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Jungle Terror 7

MADIVI MUTHI, Refugee from Gompad village

As we walk into the clearing, the children emerge. A few minutes later, they have firmly laid claim to our bags and books. It seems like any other village where children mill around strangers and greet them with enthusiastic curiousity. It is only as the women flock around and begin sharing their stories that the feeling of normalcy recedes. These are the voices of people who have watched their fellow villagers being killed in Gompad.

No place: Women from Gompad are adrift three months after they left

It was early in the morning and I had just walked a few steps out of my house when I came face to face with men carrying guns. They stopped me and asked me about the men in my village. I told them I didn’t know and started running. They pulled at my sari; it came undone. I ran anyway, I wanted to alert the villagers and make sure my children were safe. I rushed back home, picked up my son 8- year-old son, Nageshwara, and ran to the forest, screaming all the while. People who heard my screams fled their homes. Those who didn’t were killed.

The men either shot them or hacked them down —inside their houses. I lost my uncle, Madivi Bajar, my aunt, Madivi Subbi and another family member, Madivi Venkaiah. Two others in the village, Soyan Subbaiah and Soyan Jogi, were also killed. The men looted their house as well —I heard that they took away all the money in the house.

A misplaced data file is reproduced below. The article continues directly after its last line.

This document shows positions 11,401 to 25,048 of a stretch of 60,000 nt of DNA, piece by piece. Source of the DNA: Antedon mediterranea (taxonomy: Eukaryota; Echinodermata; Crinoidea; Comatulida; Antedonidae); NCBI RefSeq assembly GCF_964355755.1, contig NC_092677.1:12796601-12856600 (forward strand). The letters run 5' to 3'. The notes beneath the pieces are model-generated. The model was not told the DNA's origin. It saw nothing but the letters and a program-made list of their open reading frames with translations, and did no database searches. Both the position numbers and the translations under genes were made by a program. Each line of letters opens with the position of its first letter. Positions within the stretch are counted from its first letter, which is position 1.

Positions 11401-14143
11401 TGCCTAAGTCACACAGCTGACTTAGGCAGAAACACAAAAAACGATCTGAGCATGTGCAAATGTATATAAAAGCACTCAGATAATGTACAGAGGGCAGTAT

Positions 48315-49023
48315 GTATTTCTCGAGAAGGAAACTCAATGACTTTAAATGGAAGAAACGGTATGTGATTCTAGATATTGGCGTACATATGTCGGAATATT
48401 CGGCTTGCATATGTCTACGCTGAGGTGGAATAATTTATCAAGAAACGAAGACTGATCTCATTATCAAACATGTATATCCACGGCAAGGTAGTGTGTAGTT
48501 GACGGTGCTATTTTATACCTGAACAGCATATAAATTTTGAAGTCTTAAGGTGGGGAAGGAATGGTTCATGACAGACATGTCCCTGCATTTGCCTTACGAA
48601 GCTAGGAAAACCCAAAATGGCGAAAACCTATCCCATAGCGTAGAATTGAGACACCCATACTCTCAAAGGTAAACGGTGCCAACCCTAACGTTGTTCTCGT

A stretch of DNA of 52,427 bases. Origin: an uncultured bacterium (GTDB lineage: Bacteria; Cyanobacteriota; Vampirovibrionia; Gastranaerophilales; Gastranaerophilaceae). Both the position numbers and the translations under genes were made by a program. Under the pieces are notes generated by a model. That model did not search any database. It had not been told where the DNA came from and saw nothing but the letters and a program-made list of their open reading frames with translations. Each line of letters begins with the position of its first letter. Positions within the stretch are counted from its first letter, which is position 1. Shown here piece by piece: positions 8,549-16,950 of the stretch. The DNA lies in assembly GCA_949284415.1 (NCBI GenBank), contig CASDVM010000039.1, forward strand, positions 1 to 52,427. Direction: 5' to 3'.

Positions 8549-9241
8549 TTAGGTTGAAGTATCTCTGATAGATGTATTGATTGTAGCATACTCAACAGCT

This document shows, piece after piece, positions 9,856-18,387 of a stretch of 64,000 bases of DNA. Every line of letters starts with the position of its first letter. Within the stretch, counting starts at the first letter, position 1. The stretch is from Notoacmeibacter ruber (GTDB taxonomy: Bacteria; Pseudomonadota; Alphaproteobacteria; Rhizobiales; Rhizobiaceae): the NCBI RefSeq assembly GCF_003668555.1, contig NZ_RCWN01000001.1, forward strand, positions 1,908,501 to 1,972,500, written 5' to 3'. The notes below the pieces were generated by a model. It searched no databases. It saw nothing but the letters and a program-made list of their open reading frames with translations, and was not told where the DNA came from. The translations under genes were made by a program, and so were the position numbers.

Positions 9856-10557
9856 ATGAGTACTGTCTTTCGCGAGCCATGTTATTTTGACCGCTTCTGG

I don’t know if the men who attacked our village were people from the Salwa Judum or the police.

We left Gompad the next day. We were afraid that if we stayed back, the attackers would come back to kill those who had survived. We left at 6 am and walked the whole day. The children were crying but we didn’t stop for more than a few minutes —not even to eat. We were so afraid that the Salwa Judum was following us and that we would be caught before we reached the village.

We had heard of relatives staying in this village and hoped we would be safe here. It was only when we came here that I realised that we had crossed into Andhra Pradesh. Life is difficult here and food is always scarce. My 10-year-old daughter and I work as daily wage labourers. My husband and my son take care of the cattle we brought back from Gompad.

The only other choice that was left to us was to shift to a camp run by the Salwa Judum. I have visited others living in such a camp and I know I won’t be able to survive in a place like that. Running away and leading a life of half-starvation is the only choice we had.




After I came here, I was told that the police claim that the people who were killed in Gompad were Naxals. The people they killed were not Naxals —they lived in our village. I knew them my entire life. They killed innocent people sleeping in their houses and called them Naxals. Were they afraid to catch the real ones?

(A petition challenging the police claim that the nine people killed in Gompad village were Naxals has been filed in the Supreme Court.)

Related stories:

‘We are the only ones dying’

A Struggle To Find New Memories

‘We are the only ones dying’

‘Those Killed Were Not Naxals’

‘We are the only ones dying’

‘We The Non-People’

This article was originally published in Tehelka, a leading independent news magazine in India, known for its investigative journalism. 

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